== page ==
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I have an inelegant solution for what I need, but am looking for an elegant solution to replace it.

The following code doesn't compile, but represents what I would like to do:

interface IWebService
{
}

abstract class BaseClient<T>
{
}

class SpecializedClient : BaseClient<IWebService>
{
}

class ClientHelper<T> where T : BaseClient<*>
{
}

Where the T in ClientHelper<T> is any class that extends BaseClient regardless of the templated type passed in.

The inelegant solution I found is:

class ClientHelper<T, U> where T : BaseClient<U> {}

The reason this becomes inelegant is my project ends up with a class similar to:

class MyClass<A, B, C, D, E, F, G> where A  : MyBaseClass<B, C, D, E, F, G>

All the way down to the base class that takes a single type. Is this simply the cost of having a complex inheritance tree of generic classes or is there a simpler way to do this while retaining type restrictions on the templated types?

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2 Answers 2

up vote 5 down vote accepted

Your "inelegant" solution is the right one if the public interface of BaseClient exposes it's generic type parameter in any way.

So assuming BaseClient is not as you defined it:

abstract class BaseClient<T>
{
   //Something about T here
}

Then T is part of the public interface contract of BaseClient, and therefore part of the public interface contract of ClientHelper (again, assuming that BaseClient<U> is exposed via the interface of ClientHelper).

On the other hand, let's assume it actually is as your example puts it:

abstract class BaseClient<T>
{
   //Nothing about T here
}

In that case, you can do:

interface IBaseClient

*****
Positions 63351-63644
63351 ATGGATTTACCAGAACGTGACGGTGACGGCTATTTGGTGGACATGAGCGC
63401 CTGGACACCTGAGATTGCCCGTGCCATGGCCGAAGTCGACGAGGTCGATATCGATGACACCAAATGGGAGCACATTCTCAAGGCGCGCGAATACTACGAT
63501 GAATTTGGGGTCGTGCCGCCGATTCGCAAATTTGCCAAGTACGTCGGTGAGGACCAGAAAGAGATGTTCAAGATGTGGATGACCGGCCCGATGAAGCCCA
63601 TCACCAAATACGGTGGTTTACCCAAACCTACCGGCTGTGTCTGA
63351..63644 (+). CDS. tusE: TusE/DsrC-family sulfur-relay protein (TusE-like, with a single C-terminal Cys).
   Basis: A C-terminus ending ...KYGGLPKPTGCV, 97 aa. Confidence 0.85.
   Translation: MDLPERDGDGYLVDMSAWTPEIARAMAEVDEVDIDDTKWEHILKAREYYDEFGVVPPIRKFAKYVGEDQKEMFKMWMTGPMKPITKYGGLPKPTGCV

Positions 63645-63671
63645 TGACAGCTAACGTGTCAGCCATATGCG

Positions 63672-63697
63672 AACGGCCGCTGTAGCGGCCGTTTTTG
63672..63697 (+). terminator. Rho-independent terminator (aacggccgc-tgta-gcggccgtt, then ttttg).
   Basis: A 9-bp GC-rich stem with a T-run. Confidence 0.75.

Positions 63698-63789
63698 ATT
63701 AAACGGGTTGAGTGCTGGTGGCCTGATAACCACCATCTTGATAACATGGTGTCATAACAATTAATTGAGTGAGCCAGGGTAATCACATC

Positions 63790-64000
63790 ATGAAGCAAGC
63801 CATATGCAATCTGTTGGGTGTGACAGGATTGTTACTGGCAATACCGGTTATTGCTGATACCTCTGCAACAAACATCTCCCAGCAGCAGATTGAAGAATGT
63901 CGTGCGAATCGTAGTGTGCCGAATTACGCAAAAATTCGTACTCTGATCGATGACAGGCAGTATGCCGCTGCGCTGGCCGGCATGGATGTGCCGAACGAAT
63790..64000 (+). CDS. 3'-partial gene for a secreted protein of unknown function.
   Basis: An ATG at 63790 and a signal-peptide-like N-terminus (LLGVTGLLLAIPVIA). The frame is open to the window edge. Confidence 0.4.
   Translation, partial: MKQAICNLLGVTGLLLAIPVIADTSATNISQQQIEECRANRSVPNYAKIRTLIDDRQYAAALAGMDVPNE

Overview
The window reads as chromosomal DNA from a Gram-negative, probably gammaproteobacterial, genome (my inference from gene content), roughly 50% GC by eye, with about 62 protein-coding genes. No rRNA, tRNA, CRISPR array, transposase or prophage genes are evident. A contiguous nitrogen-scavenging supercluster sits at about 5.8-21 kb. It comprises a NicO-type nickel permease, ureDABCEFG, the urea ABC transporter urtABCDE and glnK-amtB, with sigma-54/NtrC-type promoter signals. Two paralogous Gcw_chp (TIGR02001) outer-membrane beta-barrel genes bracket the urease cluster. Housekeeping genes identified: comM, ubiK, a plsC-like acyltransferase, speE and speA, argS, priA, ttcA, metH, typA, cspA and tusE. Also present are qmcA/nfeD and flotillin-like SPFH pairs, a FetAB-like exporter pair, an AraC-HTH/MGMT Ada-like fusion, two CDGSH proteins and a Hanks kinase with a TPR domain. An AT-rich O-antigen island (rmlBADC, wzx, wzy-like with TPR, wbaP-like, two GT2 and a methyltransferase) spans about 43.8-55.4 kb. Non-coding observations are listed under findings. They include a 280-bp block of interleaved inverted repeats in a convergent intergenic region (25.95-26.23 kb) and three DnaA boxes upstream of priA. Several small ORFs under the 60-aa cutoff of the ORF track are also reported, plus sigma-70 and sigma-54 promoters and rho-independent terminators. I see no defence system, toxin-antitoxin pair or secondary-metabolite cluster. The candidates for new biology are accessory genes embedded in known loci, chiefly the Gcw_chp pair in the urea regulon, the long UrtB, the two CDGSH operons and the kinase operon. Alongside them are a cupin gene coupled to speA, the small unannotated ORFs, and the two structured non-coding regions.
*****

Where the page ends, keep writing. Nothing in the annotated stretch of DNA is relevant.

{
   //Nothing about T here
}

abstract class BaseClient<T> : IBaseClient
{ 
    // Whatever you like here
}

and ClientHelper becomes:

class ClientHelper<T> where T : IBaseClient
{
}
share|improve this answer
    
The interface might work for part of it as some of my classes don't publicly expose T they simply use it internally. I'll take any simplification I can get as it is beginning to become unwieldy. –  Foran Apr 4 '12 at 3:51
    
That simplified all cases where I have Class<T> where T is never publicly exposed. Simple, yet so obvious I couldn't see it. :-) It cut out roughly half of the types that need to be forwarded around. –  Foran Apr 4 '12 at 4:04
    
Cool. Glad it worked out for you. You might also be able to eliminate the some additional generic parameters if you can generalize all of the operations for a given T (methods, properties, events, and fields) that are not type-dependent into interfaces. –  Chris Shain Apr 4 '12 at 4:19

One option seems to be:

interface IWebService
{
}

interface IClient<out T>
{
}

abstract class BaseClient<T> : IClient<T>
{
}

class SpecializedClient : BaseClient<IWebService>
{
}

class ClientHelper<T> where T : IClient<object>
{
}

However that will only work if you BaseClient only returns T and never accepts it.

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